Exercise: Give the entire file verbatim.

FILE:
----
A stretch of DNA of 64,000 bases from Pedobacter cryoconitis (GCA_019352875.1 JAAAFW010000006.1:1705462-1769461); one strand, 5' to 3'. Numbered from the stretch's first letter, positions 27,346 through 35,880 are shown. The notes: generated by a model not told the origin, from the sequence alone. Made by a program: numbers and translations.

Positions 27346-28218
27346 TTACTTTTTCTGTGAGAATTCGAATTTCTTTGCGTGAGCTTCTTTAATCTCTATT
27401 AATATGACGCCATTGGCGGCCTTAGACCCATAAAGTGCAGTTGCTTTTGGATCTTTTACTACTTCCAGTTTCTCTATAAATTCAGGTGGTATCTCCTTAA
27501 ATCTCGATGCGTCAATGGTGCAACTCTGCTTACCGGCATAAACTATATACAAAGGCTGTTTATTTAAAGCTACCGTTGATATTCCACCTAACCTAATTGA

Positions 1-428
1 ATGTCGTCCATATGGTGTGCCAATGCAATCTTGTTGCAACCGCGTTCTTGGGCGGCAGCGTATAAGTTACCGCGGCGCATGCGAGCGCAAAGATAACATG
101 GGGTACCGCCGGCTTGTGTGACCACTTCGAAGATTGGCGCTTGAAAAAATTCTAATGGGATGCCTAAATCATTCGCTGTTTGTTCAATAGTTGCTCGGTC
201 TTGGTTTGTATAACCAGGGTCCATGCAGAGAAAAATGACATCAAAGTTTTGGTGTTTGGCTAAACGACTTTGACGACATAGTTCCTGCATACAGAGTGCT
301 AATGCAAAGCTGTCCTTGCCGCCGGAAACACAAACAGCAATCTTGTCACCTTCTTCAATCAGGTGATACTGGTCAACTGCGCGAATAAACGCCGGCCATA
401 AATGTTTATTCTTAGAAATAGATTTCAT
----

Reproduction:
A stretch of DNA of 64,000 bases from Pedobacter cryoconitis (GCA_019352875.1 JAAAFW010000006.1:1705462-1769461); one strand, 5' to 3'. Numbered from the stretch's first letter, positions 27,346 through 35,880 are shown. The notes: generated by a model not told the origin, from the sequence alone. Made by a program: numbers and translations.

Positions 27346-28218
27346 TTACTTTTTCTGTGAGAATTCGAATTTCTTTGCGTGAGCTTCTTTAATCTCTATT
27401 AATATGACGCCATTGGCGGCCTTAGACCCATAAAGTGCAGTTGCTTTTGGATCTTTTACTACTTCCAGTTTCTCTATAAATTCAGGTGGTATCTCCTTAA
27501 ATCTCGATGCGTCAATGGTGCAACTCTGCTTACCGGCATAAACTATATACAAAGGCTGTTTATTTAAAGCTACCGTTGATATTCCACCTAACCTAATTGA

Positions 1-428
1 ATGTCGTCCATATGGTGTGCCAATGCAATCTTGTTGCAACCGCGTTCTTGGGCGGCAGCGTATAAGTTACCGCGGCGCATGCGAGCGCAAAGATAACATG
101 GGGTACCGCCGGCTTGTGTGACCACTTCGAAGATTGGCGCTTGAAAAAATTCTAATGGGATGCCTAAATCATTCGCTGTTTGTTCAATAGTTGCTCGGTC
201 TTGGTTTGTATAACCAGGGTCCATGCAGAGAAAAATGACATCAAAGTTTTGGTGTTTGGCTAAACGACTTTGACGACATAGTTCCTGCATACAGAGTGCT
301 AATGCAAAGCTGTCCTTGCCGCCGGAAACACAAACAGCAATCTTGTCACCTTCTTCAATCAGGTGATACTGGTCAACTGCGCGAATAAACGCCGGCCATA
401 AATGTTTATTCTTAGAAATAGATTTCAT